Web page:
Why You Should Care About Iran

by Christina Charie '25 on October 29, 2022
Opinion Editor


After a loose lock of hair fell into Mahsa Amini’s face, the Iranian morality police detained the young woman for a dress code violation. She would never be released from custody. Officials claim that the healthy twenty-two-year-old woman died from a heart attack and a subsequent coma, but Amini’s family is skeptical. Amini died while at one of Iran’s reeducation centers, which are known for using physical and psychological torture, according to Dr. Sara Hassani of the Providence College Women’s and Gender Studies Department.  

With women taking to the street in the form of protests, they risk facing the same abuse that resulted in Amini’s death. Iranians are removing their hijabs and chopping off their hair. Young girls are yelling at school administrators. Even peaceful protest is met with deadly violence from the Iranian regime. 

However, serious misconceptions exist about Iranian women. Dr. Hassani notes that the government still allows women to receive an adequate education, with women outpacing men in many higher education fields. Iranian women are not simply housewives, mothers, and daughters. Despite this, the government irrationally regulates their social norms. 

Recently, the Iranian government has severely restricted Internet access within the nation in an attempt to suppress protests. Despite this, photographs and videos are still circulating on social media. 

Given the complex gender relations, Iran has given women the tools to speak out against the misogynistic prejudices they face. Women across Iran are calling for change, even if they might die for the cause.  

These compromises were not without protest from the theocratic parties. There have been attempts to eliminate the few rights Iranian women have left. 

Why is this acceptable to the international community? 

Unfortunately, foreign intervention within Iranian domestic politics eventually led to the current oppressive Iranian regime. Both the United States and the United Kingdom helped to decrease the Iranian Parliament’s influence within Iran in 1953 when the nations ousted a democratically elected Prime Minister. The new Iranian monarchy created the secret police system within Iran, which has continued through the 1979 Iranian Revolution into modern times.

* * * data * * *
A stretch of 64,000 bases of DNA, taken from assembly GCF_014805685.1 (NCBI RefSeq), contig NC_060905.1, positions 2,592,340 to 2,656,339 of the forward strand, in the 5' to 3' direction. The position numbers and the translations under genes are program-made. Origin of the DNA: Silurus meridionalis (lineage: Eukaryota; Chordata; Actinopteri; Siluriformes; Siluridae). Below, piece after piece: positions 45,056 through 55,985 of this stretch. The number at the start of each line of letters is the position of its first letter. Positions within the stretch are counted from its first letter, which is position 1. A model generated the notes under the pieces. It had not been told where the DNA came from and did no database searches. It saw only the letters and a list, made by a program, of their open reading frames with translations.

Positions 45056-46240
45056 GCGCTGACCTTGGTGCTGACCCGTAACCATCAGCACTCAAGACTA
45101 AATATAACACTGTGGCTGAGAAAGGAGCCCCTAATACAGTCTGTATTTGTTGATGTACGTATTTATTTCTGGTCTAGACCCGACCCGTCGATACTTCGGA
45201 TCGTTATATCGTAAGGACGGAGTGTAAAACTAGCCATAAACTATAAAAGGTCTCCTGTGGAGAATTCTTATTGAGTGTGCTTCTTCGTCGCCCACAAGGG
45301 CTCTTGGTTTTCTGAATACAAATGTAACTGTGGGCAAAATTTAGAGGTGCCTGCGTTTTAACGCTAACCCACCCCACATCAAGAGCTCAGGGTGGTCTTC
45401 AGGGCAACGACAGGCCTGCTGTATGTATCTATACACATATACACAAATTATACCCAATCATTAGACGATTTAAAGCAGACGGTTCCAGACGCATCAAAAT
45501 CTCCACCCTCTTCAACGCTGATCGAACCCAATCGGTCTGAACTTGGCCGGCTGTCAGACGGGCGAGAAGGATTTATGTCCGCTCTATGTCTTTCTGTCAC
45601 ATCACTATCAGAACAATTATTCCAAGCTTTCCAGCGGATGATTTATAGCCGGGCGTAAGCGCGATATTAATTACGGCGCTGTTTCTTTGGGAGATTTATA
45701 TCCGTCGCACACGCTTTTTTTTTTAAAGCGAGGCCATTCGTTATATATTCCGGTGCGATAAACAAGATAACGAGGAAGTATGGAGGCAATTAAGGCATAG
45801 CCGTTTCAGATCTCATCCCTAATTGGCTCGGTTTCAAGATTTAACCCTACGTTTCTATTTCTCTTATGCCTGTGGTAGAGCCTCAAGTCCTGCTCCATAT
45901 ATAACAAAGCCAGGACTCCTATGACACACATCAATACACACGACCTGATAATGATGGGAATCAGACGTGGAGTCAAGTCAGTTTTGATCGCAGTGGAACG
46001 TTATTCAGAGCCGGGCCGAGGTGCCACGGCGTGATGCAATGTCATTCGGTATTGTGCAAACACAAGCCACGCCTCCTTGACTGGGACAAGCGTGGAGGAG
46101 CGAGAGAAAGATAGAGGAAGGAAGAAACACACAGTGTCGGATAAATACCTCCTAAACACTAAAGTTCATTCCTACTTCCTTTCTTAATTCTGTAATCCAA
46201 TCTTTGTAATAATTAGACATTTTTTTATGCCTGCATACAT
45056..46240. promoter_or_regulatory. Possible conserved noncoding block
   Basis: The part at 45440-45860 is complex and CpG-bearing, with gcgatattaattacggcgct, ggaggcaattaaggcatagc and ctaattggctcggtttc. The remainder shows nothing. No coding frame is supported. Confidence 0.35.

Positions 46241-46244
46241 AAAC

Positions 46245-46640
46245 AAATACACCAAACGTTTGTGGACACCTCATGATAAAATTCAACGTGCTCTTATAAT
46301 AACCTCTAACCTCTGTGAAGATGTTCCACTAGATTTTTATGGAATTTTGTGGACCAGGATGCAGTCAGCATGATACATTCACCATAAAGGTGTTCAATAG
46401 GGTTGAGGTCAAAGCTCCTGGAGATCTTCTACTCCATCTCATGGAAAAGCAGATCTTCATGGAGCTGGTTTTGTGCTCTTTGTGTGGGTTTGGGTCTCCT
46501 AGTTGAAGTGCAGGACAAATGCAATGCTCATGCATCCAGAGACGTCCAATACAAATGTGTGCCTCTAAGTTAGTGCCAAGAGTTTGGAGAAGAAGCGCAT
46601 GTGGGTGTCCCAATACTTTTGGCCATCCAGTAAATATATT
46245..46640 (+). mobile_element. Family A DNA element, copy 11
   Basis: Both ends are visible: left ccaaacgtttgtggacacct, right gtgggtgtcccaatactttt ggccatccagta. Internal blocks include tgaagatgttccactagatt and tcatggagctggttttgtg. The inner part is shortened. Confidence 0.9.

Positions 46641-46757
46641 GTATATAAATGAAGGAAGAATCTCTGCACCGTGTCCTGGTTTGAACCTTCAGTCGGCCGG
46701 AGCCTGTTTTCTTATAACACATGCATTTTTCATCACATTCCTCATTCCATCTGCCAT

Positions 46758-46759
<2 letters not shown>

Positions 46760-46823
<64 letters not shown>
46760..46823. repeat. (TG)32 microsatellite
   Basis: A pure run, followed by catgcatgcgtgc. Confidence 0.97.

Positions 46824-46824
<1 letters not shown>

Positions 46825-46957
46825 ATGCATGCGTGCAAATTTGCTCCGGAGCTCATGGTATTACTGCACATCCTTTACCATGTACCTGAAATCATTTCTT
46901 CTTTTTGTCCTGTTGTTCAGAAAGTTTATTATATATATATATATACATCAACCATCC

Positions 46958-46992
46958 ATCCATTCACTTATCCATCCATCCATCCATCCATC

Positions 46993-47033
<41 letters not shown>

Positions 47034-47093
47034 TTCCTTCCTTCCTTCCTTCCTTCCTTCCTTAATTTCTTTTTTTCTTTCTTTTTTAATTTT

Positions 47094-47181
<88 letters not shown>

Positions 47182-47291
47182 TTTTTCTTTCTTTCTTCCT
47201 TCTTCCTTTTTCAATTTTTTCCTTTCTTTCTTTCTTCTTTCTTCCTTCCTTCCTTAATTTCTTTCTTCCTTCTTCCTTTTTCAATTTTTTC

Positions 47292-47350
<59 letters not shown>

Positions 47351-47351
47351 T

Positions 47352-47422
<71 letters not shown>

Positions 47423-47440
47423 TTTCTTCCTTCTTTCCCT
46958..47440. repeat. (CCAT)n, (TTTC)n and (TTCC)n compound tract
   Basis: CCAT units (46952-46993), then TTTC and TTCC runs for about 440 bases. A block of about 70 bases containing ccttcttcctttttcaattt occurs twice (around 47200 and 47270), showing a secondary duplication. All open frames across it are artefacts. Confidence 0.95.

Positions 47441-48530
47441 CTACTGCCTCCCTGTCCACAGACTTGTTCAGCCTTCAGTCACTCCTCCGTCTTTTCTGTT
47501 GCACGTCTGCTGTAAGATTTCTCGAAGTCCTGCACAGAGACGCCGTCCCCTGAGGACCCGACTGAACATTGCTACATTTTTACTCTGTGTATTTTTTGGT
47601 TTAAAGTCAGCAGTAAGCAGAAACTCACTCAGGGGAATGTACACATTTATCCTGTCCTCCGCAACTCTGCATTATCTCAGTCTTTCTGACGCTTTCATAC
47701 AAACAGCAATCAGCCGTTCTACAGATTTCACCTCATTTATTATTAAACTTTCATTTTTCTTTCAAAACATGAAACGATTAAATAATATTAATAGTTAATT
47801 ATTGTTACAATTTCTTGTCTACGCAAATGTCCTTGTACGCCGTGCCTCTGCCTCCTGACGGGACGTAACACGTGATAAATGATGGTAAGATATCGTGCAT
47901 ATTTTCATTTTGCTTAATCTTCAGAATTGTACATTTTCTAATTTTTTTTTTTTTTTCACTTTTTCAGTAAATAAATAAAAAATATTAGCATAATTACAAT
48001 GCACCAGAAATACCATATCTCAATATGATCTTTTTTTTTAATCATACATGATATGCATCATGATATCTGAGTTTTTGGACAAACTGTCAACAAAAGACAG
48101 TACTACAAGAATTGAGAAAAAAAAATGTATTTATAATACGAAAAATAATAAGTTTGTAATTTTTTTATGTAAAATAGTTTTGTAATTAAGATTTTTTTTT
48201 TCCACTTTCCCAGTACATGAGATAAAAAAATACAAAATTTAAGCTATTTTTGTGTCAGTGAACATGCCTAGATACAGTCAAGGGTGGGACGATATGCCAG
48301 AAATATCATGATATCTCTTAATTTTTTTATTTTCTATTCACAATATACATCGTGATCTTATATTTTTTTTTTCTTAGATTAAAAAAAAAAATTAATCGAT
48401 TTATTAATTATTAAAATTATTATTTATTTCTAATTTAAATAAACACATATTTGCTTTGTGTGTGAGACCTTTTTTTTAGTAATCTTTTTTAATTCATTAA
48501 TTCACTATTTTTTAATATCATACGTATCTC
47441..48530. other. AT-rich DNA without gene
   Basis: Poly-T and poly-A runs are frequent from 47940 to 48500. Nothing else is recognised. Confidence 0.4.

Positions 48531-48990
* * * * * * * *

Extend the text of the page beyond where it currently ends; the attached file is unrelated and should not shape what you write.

The United States and other world powers need to adopt new policies that emphasize human rights protection and economic self-sufficiency for all instead of national interests. Furthermore, the international community is in part to blame for the human rights catastrophe in Iran, even if their actions did not have these intended consequences. Now, nations must apply this reasoning to future cases that arise to prevent more attacks on minority groups. Regime change is not an effective American foreign policy initiative. Therefore, the United States must shift its focus towards preserving human rights, promoting economic prosperity, and forming alliances with governments that uphold the will of the people. 

Even though women actively participated in the 1979 Iranian Revolution, the outcomes for gender reform were less than ideal. In fact, women were crucial to the movement’s success. Once political groups competed for power, the theocratic and clerical parties emerged dominant. In fact, Margaret Atwood’s The Handmaid’s Tale is inspired by the 1979 Iranian Revolution. Many of the social restrictions Atwood emphasizes in her novel are like conditions for Iranian women: extreme dress codes, strict policing, and no tolerance for dissent. While Atwood’s novel is not an exact historical account, it does provide a point of reference for Americans. 

Potentially the most chilling aspect of Atwood’s novel is that it conceptualizes a dystopian future for the United States that parallels current conditions in Iran. Americans do not even realize the parallels that already exist.